Lest we forget

Updated 24 Aug 2015


IN Pakistan, it is easy to forget even the ghastliest of tragedies due to the unrelenting nature of the news cycle. With terrorism, corruption and disasters — both natural and man-made — dominating the headlines, other issues, of equal importance, often recede into the background.

This also seems to be the case with the Kasur child sexual abuse horror. Which makes it all the more important for civil society and the media to keep reminding the state about this monstrous crime.

In this regard, the Human Rights Commission of Pakistan has done well by conducting a fact-finding probe into the matter. What the HRCP found should prompt the state to speed up its investigation and bring the perpetrators to justice without delay.

Take a look: Credible proofs of child sexual abuse in Kasur

The report says it received “credible testimonies” that pointed to years of “large-scale sexual abuse of children” in Kasur’s Husain Khanwala village.

The team also found that the victims’ families had been intimidated to keep quiet after the abuse was filmed and were forced to pay extortion money to the perpetrators. What should be of particular concern to the state’s investigators are indications that some of the local police officials were apparently in collusion with the criminals.

The violation of even a single child is unacceptable; in this case possibly 300 children were sexually abused and humiliated — some as young as 10 — over a five- to six-year period.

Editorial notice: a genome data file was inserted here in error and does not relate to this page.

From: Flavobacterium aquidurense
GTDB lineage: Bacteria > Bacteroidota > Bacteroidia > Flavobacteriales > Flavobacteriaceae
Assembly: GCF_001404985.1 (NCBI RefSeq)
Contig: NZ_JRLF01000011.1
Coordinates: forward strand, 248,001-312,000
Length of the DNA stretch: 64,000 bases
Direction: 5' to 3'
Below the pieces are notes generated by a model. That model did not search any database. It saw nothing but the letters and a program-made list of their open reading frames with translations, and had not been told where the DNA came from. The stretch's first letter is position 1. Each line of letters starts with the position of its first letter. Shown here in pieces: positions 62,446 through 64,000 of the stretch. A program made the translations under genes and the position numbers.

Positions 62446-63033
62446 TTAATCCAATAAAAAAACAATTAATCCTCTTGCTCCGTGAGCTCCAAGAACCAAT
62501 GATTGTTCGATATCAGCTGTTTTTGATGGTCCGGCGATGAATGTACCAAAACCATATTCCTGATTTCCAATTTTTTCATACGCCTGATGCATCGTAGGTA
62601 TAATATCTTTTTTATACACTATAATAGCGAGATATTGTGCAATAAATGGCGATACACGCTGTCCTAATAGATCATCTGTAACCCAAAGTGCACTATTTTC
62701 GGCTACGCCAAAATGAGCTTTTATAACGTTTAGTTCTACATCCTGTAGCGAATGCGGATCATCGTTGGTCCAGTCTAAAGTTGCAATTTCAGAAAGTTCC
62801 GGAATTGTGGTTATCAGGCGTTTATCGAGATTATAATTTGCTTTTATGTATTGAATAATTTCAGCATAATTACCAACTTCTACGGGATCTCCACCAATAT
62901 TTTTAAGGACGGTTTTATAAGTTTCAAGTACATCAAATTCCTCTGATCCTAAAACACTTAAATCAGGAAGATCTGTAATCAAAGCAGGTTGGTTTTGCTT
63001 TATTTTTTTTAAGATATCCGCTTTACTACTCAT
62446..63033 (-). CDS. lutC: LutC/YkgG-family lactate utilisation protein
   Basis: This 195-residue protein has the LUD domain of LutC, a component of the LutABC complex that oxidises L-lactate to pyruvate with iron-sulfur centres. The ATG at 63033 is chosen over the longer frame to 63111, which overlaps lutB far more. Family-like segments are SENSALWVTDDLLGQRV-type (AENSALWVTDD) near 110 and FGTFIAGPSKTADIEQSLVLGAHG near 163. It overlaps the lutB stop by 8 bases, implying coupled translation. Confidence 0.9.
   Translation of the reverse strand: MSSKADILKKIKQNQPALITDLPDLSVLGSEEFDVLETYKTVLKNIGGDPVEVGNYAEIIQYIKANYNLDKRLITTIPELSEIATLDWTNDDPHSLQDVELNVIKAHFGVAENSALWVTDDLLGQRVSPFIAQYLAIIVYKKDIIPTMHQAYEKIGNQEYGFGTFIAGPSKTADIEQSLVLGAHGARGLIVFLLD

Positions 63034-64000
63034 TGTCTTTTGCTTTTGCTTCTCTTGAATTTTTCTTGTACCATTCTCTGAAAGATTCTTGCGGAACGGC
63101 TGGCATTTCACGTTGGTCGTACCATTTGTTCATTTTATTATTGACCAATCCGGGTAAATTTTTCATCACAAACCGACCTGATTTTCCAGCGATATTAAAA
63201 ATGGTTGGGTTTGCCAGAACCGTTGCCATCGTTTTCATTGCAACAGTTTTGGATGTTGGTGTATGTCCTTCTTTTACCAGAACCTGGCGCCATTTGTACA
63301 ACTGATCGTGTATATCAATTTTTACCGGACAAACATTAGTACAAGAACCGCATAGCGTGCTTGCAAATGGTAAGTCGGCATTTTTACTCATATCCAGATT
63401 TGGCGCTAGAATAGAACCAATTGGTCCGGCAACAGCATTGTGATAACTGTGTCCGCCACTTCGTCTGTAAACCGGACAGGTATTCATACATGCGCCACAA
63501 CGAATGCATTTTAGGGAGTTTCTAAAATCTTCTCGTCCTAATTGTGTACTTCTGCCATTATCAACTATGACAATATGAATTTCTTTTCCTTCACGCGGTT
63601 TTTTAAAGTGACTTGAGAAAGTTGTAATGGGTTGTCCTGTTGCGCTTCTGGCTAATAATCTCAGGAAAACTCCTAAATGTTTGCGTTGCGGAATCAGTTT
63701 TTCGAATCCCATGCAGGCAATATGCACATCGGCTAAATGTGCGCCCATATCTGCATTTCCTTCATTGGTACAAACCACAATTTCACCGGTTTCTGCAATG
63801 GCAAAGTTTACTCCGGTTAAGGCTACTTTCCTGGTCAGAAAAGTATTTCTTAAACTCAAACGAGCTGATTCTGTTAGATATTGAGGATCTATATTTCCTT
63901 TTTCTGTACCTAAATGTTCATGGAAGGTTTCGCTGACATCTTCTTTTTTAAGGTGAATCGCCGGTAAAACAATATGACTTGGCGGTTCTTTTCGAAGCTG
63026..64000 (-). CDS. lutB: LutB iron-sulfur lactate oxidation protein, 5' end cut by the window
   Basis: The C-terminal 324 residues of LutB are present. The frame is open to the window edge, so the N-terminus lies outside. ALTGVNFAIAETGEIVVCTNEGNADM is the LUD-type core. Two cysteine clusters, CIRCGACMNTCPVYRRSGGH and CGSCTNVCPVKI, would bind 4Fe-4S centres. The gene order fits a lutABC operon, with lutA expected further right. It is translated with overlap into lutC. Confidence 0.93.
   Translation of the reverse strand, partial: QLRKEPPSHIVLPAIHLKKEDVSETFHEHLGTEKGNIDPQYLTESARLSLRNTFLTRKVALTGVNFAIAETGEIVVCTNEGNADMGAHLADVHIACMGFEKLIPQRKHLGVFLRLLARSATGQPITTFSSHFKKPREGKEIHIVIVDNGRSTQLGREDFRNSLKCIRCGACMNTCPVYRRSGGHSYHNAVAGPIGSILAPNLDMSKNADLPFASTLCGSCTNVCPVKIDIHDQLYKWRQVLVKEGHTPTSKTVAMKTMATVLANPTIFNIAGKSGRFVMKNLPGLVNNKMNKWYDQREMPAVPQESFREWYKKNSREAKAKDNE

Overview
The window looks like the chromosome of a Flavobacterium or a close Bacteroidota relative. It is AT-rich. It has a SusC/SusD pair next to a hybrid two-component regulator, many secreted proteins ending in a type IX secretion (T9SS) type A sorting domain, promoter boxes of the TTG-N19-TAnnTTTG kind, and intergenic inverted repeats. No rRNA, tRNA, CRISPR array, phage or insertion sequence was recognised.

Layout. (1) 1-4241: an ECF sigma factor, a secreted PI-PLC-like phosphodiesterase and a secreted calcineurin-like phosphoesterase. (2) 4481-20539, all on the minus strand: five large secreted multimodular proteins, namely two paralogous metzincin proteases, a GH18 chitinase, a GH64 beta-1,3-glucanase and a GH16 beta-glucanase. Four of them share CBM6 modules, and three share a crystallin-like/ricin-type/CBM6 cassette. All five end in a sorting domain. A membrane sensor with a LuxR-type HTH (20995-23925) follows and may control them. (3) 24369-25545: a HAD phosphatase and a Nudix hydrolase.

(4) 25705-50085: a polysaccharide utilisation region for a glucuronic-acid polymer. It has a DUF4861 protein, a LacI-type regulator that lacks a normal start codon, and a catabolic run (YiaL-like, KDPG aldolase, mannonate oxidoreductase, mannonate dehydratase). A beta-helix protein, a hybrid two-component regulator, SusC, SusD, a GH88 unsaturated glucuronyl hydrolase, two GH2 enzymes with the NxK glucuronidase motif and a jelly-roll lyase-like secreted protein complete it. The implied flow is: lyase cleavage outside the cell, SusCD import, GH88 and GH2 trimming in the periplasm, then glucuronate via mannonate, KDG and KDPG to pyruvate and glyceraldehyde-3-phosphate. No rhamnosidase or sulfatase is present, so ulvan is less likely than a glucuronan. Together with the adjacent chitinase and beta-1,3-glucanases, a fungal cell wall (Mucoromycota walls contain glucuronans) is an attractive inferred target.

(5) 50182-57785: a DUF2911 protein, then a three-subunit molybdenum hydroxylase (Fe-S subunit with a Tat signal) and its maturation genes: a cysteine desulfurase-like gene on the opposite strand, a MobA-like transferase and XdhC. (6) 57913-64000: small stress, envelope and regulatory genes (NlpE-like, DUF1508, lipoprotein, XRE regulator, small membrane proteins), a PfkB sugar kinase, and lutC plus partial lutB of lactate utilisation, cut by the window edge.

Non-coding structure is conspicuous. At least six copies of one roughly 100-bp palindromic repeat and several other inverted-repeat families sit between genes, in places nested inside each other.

Hence, considering the magnitude of this outrage, it would be simply unforgivable for state and society to let this crime go unpunished.

The joint investigation team formed by the Punjab chief minister needs to dig deep and conduct a detailed, transparent investigation. If an independent human rights body was able to uncover such details, there should be nothing stopping the state — with all the resources at its disposal — to get to the bottom of the matter.

However, care must be taken so that the victims’ identities are not made public and their privacy is protected. Additionally, the state must provide the victims with qualified medical and psychological help.

Tragedies occur and, after the initial shock, are soon forgotten. But we must not let the Kasur outrage recede into the background.

Justice demands that the criminals who violated these children are brought to book while the administrative and law-enforcement machinery across this nation needs to be shaken up to crack down on the abuse and sexual assault of minors — which is by no means a limited phenomenon in Pakistan.

Published in Dawn, August 24th, 2015

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